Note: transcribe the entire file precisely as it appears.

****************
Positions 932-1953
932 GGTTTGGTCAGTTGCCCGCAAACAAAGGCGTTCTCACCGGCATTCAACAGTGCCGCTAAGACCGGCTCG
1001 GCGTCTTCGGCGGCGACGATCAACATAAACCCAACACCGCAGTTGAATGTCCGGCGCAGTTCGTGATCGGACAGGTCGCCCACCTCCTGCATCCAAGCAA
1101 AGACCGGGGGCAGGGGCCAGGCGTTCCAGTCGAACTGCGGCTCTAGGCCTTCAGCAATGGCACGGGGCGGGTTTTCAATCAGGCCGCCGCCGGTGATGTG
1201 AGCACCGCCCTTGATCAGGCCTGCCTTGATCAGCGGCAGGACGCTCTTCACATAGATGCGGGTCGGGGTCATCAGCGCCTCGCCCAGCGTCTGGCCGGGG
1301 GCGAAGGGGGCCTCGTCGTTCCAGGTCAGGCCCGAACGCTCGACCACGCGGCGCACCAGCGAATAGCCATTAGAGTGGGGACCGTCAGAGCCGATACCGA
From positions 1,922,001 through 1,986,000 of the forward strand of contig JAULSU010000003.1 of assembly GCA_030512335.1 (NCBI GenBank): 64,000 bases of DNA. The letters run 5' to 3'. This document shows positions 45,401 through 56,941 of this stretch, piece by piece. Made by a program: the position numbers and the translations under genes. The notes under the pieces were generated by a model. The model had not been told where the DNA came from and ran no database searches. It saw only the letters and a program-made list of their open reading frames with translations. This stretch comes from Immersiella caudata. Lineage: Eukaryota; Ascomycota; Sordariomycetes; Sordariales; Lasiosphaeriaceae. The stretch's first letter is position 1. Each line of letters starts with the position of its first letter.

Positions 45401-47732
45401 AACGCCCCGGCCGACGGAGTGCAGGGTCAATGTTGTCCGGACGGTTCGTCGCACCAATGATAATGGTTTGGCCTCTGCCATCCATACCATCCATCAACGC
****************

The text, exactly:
Positions 932-1953
932 GGTTTGGTCAGTTGCCCGCAAACAAAGGCGTTCTCACCGGCATTCAACAGTGCCGCTAAGACCGGCTCG
1001 GCGTCTTCGGCGGCGACGATCAACATAAACCCAACACCGCAGTTGAATGTCCGGCGCAGTTCGTGATCGGACAGGTCGCCCACCTCCTGCATCCAAGCAA
1101 AGACCGGGGGCAGGGGCCAGGCGTTCCAGTCGAACTGCGGCTCTAGGCCTTCAGCAATGGCACGGGGCGGGTTTTCAATCAGGCCGCCGCCGGTGATGTG
1201 AGCACCGCCCTTGATCAGGCCTGCCTTGATCAGCGGCAGGACGCTCTTCACATAGATGCGGGTCGGGGTCATCAGCGCCTCGCCCAGCGTCTGGCCGGGG
1301 GCGAAGGGGGCCTCGTCGTTCCAGGTCAGGCCCGAACGCTCGACCACGCGGCGCACCAGCGAATAGCCATTAGAGTGGGGACCGTCAGAGCCGATACCGA
From positions 1,922,001 through 1,986,000 of the forward strand of contig JAULSU010000003.1 of assembly GCA_030512335.1 (NCBI GenBank): 64,000 bases of DNA. The letters run 5' to 3'. This document shows positions 45,401 through 56,941 of this stretch, piece by piece. Made by a program: the position numbers and the translations under genes. The notes under the pieces were generated by a model. The model had not been told where the DNA came from and ran no database searches. It saw only the letters and a program-made list of their open reading frames with translations. This stretch comes from Immersiella caudata. Lineage: Eukaryota; Ascomycota; Sordariomycetes; Sordariales; Lasiosphaeriaceae. The stretch's first letter is position 1. Each line of letters starts with the position of its first letter.

Positions 45401-47732
45401 AACGCCCCGGCCGACGGAGTGCAGGGTCAATGTTGTCCGGACGGTTCGTCGCACCAATGATAATGGTTTGGCCTCTGCCATCCATACCATCCATCAACGC